Forest Planters of the Sea

A brown bear catching a salmon against the backdrop of a lush forest, symbolizing the vital connection between these magnificent animals and forest regeneration

Salmon, renowned as the Forest Planters of the Sea, are known for their epic migrations, incredible leaps, and awe-inspiring journey through formidable obstacles, such as the jaws of hungry grizzly bears. These remarkable creatures return to their birthplace, spawn, give life to new generations, and ultimately perish. However, what many are unaware of is the pivotal role salmon play in forest regeneration, as they plant trees from the sea. The Forest Planters of the Sea.

The Multifaceted Role of Salmon, Forest Planters of the Sea

Salmon serve multiple functions in nature; they are more than just a delicacy. One of their most important roles is fertilizing the soil, creating intricate biological connections within the vast Canadian temperate rainforests, the largest of their kind on the planet.


Salmon-Forest-Planters-of-the-SeaBlack bears, grizzly bears, wolves, foxes, bald eagles, minks, moose, deer, ravens, and countless other species thrive thanks to the presence of salmon in these lands. Without them, numerous species would disappear, river ecosystems would undergo significant transformations, and overall functionality would be compromised. But how exactly do salmon become forest planters of the sea?

The Magnificent Annual Migration

For over six million years, these fish have been returning to the Canadian Pacific coasts, undertaking one of the world’s largest annual animal migrations, with hundreds of millions of individuals navigating a maze of challenges.

Overcoming Challenges in the Journey

species-thrive-thanks-to-the-presence-of-salmon-in-these-landsHungry wolves lurk in the estuaries where salmon patiently wait for the right moment to start their upstream migration—an initial obstacle they must overcome. In the sea, orcas also vigilantly stalk them until the opportune moment, following the first salmon that ventures upstream, triggering a massive movement of hundreds of thousands of individuals seeking to leave a procreative legacy.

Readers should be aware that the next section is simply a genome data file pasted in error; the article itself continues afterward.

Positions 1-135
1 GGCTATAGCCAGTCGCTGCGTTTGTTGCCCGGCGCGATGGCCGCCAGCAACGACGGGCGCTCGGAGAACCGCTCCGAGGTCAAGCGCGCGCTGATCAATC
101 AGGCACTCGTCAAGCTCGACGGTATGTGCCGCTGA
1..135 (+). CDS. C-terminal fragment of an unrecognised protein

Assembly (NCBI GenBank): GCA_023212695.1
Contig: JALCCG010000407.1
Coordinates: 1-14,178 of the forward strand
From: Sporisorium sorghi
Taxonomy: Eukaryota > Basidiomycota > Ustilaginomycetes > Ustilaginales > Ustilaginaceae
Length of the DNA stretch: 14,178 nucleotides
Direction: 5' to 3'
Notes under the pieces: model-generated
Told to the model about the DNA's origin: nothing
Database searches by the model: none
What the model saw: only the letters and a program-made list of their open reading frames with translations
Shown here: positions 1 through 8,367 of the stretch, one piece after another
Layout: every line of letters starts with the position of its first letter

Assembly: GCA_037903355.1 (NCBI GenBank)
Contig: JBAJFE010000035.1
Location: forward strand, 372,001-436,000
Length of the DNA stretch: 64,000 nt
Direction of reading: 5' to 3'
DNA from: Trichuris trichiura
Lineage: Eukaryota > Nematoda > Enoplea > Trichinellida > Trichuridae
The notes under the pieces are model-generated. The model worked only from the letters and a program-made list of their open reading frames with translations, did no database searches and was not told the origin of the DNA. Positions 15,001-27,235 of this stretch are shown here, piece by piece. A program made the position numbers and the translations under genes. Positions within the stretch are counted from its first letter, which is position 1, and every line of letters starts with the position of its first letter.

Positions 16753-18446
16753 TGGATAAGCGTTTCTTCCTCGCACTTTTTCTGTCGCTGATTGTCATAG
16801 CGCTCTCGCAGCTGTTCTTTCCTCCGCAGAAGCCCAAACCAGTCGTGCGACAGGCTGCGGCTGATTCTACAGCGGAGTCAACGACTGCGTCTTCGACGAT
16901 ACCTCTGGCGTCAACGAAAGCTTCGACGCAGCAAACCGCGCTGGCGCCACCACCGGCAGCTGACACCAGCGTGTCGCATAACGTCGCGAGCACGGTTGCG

When the tide recedes, the wolves find it easier to catch more fish than they can eat, which marks the beginning of the salmon’s magical contribution to life in the vast temperate rainforests of North America.

Salmon and the Anisakis Parasite

Many salmon are hosts to a parasite known as Anisakis, whose life cycle occurs exclusively in the sea. The parasite’s eggs are ingested by small crustaceans, which are then consumed by larger fish, such as salmon. Inside the salmon, the parasite develops in the viscera, mainly in the liver but sometimes spreading to the muscles.

Many-salmon-are-hosts-to-a-parasite-known-as-AnisakisThe cycle is completed when a marine mammal preys upon the fish hosting the parasite. Upon ingestion, the parasite matures and lays eggs, which are excreted into the sea, initiating the cycle once again.

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However, when a land mammal ingests a salmon harboring the parasite, it can lead to an infection known as “anisakiasis,” characterized by symptoms such as nausea, vomiting, and abdominal pain. In some cases, surgical intervention may be necessary to remove the parasite when it lodges in the intestines.